Level 3’s position is duplicitous. When another network provider tried to pass traffic onto Level 3 this way, Level 3 said this is not the way settlement-free peering works in the Internet world. When traffic is way out of balance, Level 3 said, it will insist on a commercially negotiated solution.

Now, Level 3 proposes to send traffic to Comcast at a 5:1 ratio over what Comcast sends to Level 3, so Comcast is proposing the same type of commercial solution endorsed by Level 3. Comcast is meeting with Level 3 later this week for that purpose.

We are happy to maintain a balanced, no-cost traffic exchange with Level 3. However, when one provider exploits this type of relationship by pushing the burden of massive traffic growth onto the other provider and its customers, we believe this is not fair. To use Level3’s own words:

'To be lasting, business relationships should be mutually beneficial. In cases where the benefit we receive is in line with the benefit we deliver, we will exchange traffic on a settlement-free basis. Contrary to [other ISPs] public statements, reasonable, balanced, and mutually beneficial agreements for the exchange of traffic do not represent a threat to the Internet. They don’t represent a threat to anyone other than those trying to get a free ride on someone else’s network.’”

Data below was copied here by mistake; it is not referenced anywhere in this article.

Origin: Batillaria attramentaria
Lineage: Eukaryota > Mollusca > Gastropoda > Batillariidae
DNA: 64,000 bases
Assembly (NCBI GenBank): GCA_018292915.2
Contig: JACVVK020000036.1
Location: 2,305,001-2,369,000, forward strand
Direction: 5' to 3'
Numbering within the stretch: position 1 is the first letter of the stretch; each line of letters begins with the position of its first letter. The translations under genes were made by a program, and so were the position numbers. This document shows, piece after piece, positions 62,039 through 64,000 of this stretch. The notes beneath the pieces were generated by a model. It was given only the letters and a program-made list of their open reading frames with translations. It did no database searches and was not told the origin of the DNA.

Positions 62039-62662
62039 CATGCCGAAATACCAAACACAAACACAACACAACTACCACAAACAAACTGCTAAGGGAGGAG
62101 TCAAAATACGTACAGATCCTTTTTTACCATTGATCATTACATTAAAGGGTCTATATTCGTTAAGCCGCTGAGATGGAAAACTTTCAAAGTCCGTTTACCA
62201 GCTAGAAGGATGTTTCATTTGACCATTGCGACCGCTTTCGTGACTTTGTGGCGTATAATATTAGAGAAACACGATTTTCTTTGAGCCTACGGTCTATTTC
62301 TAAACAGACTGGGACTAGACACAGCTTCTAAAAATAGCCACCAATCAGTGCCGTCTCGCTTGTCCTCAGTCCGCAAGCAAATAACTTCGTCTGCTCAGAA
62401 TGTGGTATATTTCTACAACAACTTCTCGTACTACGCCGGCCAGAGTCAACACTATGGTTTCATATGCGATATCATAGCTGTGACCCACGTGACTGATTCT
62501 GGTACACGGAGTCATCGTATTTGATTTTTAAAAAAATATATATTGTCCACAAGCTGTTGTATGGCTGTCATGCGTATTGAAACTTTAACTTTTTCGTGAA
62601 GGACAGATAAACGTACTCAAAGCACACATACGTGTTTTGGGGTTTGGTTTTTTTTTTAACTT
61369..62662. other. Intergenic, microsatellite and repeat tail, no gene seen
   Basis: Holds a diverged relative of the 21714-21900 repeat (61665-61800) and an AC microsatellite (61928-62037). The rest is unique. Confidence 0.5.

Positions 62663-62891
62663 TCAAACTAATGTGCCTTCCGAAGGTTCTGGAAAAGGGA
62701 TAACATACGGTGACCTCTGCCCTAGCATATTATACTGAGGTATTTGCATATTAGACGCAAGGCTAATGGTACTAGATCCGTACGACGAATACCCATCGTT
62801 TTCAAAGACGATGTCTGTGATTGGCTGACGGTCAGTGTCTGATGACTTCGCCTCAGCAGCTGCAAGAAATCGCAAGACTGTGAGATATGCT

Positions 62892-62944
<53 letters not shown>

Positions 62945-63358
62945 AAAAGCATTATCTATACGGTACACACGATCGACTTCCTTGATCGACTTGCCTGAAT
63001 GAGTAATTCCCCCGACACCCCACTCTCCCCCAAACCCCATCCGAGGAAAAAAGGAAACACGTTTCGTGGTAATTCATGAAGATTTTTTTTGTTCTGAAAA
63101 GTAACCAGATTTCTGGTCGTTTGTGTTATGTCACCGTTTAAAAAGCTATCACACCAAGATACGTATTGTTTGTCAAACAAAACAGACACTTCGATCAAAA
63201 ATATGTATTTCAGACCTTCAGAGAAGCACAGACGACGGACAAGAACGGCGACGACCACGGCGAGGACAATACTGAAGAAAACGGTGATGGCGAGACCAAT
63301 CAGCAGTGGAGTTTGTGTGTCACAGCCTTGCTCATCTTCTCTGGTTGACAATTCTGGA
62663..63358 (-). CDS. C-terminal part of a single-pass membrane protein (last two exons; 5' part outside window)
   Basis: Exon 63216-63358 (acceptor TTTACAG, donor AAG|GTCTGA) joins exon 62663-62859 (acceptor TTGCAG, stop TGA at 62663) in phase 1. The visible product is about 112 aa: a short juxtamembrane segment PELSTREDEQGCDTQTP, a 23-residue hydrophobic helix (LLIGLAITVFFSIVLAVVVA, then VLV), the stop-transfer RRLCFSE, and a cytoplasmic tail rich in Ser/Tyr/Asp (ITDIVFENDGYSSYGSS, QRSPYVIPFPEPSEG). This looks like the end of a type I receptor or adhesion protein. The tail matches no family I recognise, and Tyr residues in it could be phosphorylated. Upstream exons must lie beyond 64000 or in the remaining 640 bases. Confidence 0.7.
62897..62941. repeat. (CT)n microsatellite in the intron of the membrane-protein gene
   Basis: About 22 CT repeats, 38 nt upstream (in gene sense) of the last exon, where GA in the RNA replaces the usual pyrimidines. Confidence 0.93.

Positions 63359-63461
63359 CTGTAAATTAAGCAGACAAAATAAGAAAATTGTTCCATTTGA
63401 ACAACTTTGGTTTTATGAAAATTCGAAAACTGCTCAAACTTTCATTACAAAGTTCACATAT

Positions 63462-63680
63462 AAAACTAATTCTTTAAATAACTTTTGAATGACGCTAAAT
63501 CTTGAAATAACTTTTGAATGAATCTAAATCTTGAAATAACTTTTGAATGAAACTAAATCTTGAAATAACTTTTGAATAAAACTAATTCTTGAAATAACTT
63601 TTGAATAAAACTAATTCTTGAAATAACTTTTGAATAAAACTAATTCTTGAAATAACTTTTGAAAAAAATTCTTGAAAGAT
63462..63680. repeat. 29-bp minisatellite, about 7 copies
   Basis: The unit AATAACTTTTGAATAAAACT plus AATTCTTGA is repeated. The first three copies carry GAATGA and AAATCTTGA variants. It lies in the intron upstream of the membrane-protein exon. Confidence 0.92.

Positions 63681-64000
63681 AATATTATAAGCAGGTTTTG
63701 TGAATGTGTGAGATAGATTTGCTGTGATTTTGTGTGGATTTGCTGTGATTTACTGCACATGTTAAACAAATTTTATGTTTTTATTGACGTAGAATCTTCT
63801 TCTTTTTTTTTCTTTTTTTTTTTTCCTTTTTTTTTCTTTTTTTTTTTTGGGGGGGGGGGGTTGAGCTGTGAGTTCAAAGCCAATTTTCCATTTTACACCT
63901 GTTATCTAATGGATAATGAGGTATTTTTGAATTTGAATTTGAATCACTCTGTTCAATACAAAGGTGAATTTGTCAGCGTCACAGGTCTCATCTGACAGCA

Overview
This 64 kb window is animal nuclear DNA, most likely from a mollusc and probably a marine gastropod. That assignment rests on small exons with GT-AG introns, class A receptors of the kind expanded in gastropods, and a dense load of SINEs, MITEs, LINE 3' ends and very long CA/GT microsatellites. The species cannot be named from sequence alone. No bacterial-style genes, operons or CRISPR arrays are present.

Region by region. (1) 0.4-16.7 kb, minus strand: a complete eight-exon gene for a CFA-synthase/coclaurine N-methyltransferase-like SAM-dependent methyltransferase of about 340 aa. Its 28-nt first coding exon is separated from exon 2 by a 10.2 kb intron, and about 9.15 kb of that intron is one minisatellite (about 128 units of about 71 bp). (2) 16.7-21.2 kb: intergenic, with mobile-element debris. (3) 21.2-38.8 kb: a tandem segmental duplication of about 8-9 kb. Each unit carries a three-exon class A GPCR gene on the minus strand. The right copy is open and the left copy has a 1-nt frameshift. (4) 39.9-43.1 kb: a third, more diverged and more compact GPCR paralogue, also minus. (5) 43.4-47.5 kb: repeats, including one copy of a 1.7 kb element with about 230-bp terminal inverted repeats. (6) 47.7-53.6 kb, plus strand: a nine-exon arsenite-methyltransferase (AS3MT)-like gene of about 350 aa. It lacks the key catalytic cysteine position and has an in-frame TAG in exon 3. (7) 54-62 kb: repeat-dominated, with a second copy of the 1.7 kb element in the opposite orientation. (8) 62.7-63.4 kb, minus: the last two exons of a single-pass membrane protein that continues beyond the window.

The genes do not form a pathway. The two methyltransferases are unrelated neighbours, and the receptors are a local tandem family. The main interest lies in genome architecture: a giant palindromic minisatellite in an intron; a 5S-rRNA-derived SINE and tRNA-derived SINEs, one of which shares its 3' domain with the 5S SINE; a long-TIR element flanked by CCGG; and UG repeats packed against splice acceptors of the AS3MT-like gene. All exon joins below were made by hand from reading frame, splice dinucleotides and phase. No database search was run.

Who are the Regulators that can rule on this dispute?

With the FCC's rule of the Internet questioned by Federal Court, who can make a ruling on this case?  The Justice Department?The Commerce Dept?  Give me a break- they don't know anything about telecom  If regulators sided with Level 3 in this case, it could potentially have ramifications for Comcast's proposed NBC Universal deal, which is being reviewed for anti-trust concerns. Comcast previously stated that it expects approval of the NBC Universal deal by year-end.  That deal is being reviewed by the FCC, which declined comment on the statement from Level 3.  If Comcast does acquire NBC Universal it will own a whole lot of video content.  Do you think the company might charge more, block or slow down on-line content transmitted from competitive content delivery companies to protect its vested interests?

The FCC is scheduled to meet on December 21, with 'net neutrality' said to be at the top of its agenda.  Why not meet on Christmas Day instead?  The results would likely be the same- nada!